My Facebook feed has been exploding with pink gorgeousness from friends doing the “oooh-ahhh” from Japan, Washington D.C. and other places around the globe. The cherry blossoms have been blooming.
K. and I were reveling in the herald of Spring when she mentioned hearing that in Japan, people take off from work in order to view and celebrate the arrival of the cherry blossoms. We surmised it would be great if we did that here in our country. I did a little research, and indeed it is a big deal. The centuries old custom of flower viewing, called Hanami, these days involves an outdoor party that can occur both in the daytime or at night beneath the blossoms, where people celebrate their beauty and the arrival of spring.
I can imagine taking a day off (or more!) to enjoy such transient splendor. Actually, wouldn’t it be wonderful if schools were closed for the day, or a field trip was organized, and employees were given the time off at the peak of these moments in order to celebrate the earthly joys? “Inhale The Lilacs Day” or “Arrival Of The Peepers Day”. “Smell The Roses Day” or “Appearance Of The Monarch Butterflies”. “The Robins Are Nesting Day!” or “The Hummingbirds Have Returned Day”.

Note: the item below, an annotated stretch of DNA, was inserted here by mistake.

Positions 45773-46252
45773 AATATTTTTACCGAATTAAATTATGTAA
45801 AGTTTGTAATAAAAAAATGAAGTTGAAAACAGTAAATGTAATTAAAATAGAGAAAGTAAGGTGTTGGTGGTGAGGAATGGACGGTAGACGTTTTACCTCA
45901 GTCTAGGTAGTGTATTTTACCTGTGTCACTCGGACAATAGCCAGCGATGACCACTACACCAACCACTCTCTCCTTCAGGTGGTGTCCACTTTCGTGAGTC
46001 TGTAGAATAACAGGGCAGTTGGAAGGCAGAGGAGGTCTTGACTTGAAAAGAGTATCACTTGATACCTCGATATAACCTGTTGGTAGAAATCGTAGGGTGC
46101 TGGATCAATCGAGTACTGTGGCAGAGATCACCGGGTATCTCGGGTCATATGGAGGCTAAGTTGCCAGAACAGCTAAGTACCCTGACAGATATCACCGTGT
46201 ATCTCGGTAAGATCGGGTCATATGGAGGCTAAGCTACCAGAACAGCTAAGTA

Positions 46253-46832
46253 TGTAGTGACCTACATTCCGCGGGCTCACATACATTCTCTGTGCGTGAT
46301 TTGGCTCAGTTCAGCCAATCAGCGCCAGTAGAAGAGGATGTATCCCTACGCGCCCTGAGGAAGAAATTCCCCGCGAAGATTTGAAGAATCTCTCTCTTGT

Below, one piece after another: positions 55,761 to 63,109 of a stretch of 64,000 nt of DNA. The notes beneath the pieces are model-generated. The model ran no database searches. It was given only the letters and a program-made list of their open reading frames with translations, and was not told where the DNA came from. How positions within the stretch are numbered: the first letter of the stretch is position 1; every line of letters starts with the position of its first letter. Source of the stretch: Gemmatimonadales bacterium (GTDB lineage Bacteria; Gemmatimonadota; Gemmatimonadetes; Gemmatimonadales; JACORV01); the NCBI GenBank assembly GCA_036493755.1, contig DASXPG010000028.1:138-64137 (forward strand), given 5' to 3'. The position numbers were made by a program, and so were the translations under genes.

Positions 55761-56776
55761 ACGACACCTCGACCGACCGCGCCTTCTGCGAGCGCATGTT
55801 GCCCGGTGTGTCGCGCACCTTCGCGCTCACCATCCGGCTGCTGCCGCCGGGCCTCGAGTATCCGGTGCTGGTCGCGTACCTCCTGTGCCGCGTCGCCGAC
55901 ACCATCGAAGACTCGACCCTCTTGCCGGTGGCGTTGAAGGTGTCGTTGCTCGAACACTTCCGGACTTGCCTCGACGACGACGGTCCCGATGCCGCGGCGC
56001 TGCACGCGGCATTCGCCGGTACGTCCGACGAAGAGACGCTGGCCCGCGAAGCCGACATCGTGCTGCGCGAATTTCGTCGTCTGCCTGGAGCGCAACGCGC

In these times where the earth is so abused, where people have their faces immersed in their smart phones and computers and are not in sync with nature, we could use days like this to get back in touch and appreciate these natural, fleeting gifts.
nice thoughts. we are always looking out for nature’s beauties on our long walks snapping pictures. found a big magnolia tree yesterday!
I’ve always loved this Japanese tradition and would welcome it gladly were it to be taken up by our country. As fast-paced as the world has become, Japan is still capable of stopping EVERYTHING to enjoy the splendour of nature and that just speaks to my soul so much. I am forever taking in the natural beauty God has fashioned for us, drinking it in until I am utterly saturated, and it does so much spiritual good. People need to take the time to look up at the clouds, to smell the air, to feel the cool dew-drenched grass beneath their feet. Perhaps it’s not so much the aging process and worldly worries that rob people of their childlike wonder, but society’s pressuring voice insisting, “THERE IS NO TIME!”
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